TERRE HAUTE, Ind. (WTWO/WAWV) – Changes are on the horizon for the way the Vigo County School Corporation handles sex education. This comes after the county school board approved a recommendation expanding options for students and parents.
For months now, Vigo County Schools’ sex education curriculum for 6th-9th graders has been a major topic of discussion.
“You could see that this topic was much divided. Where it was divided was over the use of that creating positive relationship curriculum,” said Dr. Rob Haworth, Vigo County Schools superintendent.
During meetings throughout the year, some parents and community members argued that the Creating Positive Relationships program or CPR was not comprehensive enough, while others spoke in favor of maintaining it.
Haworth recommended a new format to sex education to the county school board Tuesday.
The main option in this recommendation is that Vigo County teachers will use textbooks and supplementary materials to educate students, but there are also two other choices for families.
“One opt-out is CPR, if they make the needed changes that we ask for, being taught by our teachers. Then there’s an opt-out where the teacher would simply work with a parent to find out what health standards they would like their son or daughter to be taught,” Haworth said.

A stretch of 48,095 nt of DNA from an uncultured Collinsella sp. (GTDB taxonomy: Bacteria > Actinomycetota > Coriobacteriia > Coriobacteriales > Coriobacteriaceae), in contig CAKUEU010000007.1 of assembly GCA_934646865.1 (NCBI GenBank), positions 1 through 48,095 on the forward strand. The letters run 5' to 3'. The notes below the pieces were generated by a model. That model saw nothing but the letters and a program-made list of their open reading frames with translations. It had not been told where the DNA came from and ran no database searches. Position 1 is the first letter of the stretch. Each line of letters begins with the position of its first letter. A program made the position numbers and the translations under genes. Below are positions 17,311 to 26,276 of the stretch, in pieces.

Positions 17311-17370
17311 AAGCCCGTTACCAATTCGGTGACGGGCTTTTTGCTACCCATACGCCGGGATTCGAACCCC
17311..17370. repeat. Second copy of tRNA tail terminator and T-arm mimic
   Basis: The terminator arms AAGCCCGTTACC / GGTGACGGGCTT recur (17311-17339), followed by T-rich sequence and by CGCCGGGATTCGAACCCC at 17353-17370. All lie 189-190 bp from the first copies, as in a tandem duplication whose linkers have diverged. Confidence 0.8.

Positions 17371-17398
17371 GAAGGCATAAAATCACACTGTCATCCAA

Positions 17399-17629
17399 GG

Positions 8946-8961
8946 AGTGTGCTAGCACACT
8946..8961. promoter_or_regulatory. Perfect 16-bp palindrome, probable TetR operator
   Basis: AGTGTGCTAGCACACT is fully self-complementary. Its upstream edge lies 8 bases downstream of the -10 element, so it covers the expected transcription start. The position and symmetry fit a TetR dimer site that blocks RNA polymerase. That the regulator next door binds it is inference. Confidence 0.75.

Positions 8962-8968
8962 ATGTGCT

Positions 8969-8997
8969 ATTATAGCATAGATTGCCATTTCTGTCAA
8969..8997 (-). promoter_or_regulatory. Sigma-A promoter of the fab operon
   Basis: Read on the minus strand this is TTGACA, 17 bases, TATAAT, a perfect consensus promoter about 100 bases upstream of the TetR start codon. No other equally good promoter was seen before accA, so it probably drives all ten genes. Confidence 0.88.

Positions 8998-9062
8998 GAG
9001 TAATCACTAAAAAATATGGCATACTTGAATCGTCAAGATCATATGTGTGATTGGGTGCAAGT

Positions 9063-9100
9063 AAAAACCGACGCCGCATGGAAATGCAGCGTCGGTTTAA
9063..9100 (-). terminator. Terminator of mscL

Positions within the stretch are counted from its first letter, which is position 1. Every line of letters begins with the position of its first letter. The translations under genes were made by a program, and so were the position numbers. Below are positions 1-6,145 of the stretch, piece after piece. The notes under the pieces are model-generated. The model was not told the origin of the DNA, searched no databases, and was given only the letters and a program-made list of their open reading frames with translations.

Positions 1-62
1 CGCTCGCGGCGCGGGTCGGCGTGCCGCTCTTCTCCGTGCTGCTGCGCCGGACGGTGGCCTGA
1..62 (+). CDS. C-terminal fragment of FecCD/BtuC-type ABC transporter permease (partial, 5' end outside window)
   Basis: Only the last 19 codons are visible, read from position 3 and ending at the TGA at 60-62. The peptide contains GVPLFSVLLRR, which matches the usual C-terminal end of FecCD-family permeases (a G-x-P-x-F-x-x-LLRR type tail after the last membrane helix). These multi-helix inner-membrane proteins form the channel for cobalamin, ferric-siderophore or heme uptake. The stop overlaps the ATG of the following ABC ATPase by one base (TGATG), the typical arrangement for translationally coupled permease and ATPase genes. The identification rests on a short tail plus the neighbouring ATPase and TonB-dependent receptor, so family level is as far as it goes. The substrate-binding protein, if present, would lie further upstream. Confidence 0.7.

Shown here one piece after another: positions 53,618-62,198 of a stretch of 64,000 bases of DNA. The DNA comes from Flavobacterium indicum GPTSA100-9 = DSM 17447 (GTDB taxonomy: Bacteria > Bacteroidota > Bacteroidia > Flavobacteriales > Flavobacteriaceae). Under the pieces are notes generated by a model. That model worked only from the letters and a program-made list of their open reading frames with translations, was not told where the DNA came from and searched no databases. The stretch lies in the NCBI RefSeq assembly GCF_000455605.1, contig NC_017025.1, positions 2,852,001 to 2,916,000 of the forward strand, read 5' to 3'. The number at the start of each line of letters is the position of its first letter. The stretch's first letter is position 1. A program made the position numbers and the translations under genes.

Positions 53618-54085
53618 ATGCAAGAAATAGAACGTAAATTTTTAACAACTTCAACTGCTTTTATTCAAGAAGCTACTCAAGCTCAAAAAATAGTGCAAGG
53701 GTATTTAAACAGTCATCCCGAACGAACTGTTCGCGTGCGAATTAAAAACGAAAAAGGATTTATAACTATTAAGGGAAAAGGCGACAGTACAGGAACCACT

For the CPR option to move forward, Haworth says a committee made up of school education and health leaders must approve the curriculum.
“One thing that we will be looking for is medically correct information, we will be looking at the activities they bring to us,” Haworth said.
In a 4-2 vote, Haworth’s recommendation was approved with board members Joni Wise and Rosemarie Scott voting in opposition.
“CPR is missing the mark, we have years of this and and the outpouring from the community that I have heard from is to move on,” Scott said.
Haworth says moving forward, he believes the school board will benefit in the long term for having discussions like they did on Tuesday.
“Our board will only be stronger as a result of answering some of these tough questions because there’s going to be tougher ones that are coming down the road,” Haworth said.
He says these changes are expected to take effect next fall.